TORONTO — FUBAR is a new spy-adventure/action-comedy that’s streaming on Netflix. Created by Nick Santora, the series stars Arnold Schwarzenegger and Monica Barbaro as Luke and Emma, a father and daughter who are both CIA operatives. Having lied to each other for years and recently learned the truth, they realize they know nothing about each other.
Company 3’s Tony Dustin is responsible for the series’ color, while Alan deGraaf led the mix team.
According to Dustin, one of the first things he helped to establish was the overall look of the show, which is reminiscent of an ’80s/‘90s action movie throwback.
“We designed a look to emulate a ‘90s Kodak film stock,” Dustin explains. “There are two story elements or timelines where we have that action movie look for the secret spy stuff, and then a softer look for the normal life stuff.”
A similar technique was used with sound, adds deGraaf.
“As the series has two very different worlds, you have to differentiate between them using contrasting soundscapes, sometimes as subtle as chirping birds vs. high-tech command centers.”
With the sound work involved, there were various approaches to suit certain scenes in the series. Sometimes, music is used to drive a sequence, while other times, it uses sound effects, such as gunshots or hand-to-hand combat.
“Sound and music can drastically change how the viewer interprets a scene or a show in general,” deGraaf notes. “If you remove these sounds from a scene, you can immediately see their effect.”
The departments at Company 3 often collaborate to ensure each element complements the other.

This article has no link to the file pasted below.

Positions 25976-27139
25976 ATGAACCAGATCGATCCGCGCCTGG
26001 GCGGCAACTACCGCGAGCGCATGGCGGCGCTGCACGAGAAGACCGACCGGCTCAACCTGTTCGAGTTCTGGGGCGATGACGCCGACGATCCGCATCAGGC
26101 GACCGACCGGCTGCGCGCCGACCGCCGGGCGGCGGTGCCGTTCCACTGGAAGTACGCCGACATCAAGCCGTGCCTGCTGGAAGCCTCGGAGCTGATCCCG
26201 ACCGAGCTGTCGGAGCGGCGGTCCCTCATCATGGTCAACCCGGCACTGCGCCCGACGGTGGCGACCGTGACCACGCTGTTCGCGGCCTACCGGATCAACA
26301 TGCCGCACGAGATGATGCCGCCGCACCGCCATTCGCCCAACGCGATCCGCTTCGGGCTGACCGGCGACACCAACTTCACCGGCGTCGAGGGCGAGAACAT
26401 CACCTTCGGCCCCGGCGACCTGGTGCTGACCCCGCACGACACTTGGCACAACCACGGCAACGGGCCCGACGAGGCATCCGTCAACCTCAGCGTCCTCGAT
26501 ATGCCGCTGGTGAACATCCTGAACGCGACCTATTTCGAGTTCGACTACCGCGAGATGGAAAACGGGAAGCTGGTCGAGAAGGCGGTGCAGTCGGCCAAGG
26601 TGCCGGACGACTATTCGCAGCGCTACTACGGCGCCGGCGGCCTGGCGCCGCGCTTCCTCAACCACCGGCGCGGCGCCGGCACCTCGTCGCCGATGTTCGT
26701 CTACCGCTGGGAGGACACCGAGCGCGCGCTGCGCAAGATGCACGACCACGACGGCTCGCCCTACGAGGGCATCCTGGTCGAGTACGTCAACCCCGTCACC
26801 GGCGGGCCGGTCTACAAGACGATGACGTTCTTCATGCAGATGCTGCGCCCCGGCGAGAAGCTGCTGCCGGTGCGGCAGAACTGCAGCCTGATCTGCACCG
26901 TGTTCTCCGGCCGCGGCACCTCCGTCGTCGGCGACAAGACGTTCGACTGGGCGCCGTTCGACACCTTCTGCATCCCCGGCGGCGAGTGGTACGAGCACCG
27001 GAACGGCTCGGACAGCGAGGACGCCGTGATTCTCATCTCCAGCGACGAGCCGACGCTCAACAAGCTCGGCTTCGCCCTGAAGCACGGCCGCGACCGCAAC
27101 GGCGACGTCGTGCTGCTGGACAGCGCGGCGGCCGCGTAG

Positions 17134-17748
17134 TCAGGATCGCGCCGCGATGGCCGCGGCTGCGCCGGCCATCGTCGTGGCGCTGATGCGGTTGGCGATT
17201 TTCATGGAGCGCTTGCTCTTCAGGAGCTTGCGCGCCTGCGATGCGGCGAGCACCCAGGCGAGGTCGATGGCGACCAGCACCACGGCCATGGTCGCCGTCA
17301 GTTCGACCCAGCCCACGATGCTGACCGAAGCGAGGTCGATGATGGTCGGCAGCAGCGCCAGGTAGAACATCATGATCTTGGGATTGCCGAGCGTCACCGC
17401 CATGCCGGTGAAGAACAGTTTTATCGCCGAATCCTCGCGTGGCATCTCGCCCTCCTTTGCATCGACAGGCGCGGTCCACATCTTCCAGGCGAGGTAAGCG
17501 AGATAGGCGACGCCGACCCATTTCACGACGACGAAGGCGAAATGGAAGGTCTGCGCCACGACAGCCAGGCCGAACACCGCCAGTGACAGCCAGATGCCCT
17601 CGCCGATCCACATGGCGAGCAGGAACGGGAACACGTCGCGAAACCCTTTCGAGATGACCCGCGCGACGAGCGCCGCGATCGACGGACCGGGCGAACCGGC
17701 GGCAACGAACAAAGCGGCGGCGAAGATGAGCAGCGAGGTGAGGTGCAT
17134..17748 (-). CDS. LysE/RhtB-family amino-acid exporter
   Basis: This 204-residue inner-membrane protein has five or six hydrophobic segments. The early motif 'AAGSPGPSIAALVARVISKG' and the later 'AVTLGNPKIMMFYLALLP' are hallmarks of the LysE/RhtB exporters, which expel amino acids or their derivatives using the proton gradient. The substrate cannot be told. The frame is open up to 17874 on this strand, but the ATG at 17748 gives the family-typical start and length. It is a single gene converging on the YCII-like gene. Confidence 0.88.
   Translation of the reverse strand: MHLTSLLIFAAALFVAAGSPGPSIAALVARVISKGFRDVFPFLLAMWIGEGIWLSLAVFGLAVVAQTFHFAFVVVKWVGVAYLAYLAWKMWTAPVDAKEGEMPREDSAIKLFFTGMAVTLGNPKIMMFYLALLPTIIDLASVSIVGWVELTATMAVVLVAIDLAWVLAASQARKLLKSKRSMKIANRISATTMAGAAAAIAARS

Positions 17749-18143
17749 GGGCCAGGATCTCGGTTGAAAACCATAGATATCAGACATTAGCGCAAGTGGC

“With all of my projects, I try to keep my sound files up to date in the color suite,” says Dustin. “I like to do a color pass as close to the final mix as possible, as the color always looks better with sound. So many intricacies and moods emerge in the final mix, and I try to shape the image to compliment these.”
The opening sequence in Episode 1 is one that deGraaf is particularly proud of, as it prepares the audience for the ride this series will take them on.
“We follow the lead, Luke, as he drives while the Rolling Stones song ‘Sympathy For the Devil’ scores the scene,” deGraaf explains. “The mix for this was challenging in that we wanted to keep the song as much in the forefront as possible, but also hear the sports car and, most importantly, make sure the witty dialogue was heard clearly. It was an important sequence to get right and I think it was a finely-crafted weave of dialogue, music and sound effects that will hopefully compel the audience to stay tuned.”
Degraaf feels FUBAR is unique in that it is presented as two different shows in one.
“Sometimes it’s a comedy, while other times it’s a riveting action series,” says the mixer. “We enjoyed the best of both worlds while working on this project.”
“I could reference my childhood memories of Arnold Schwarzenegger movies visually,” adds Dustin of the look. “There were times when after I completed a grade of a scene, I would be able to link that to a film from that era directly.”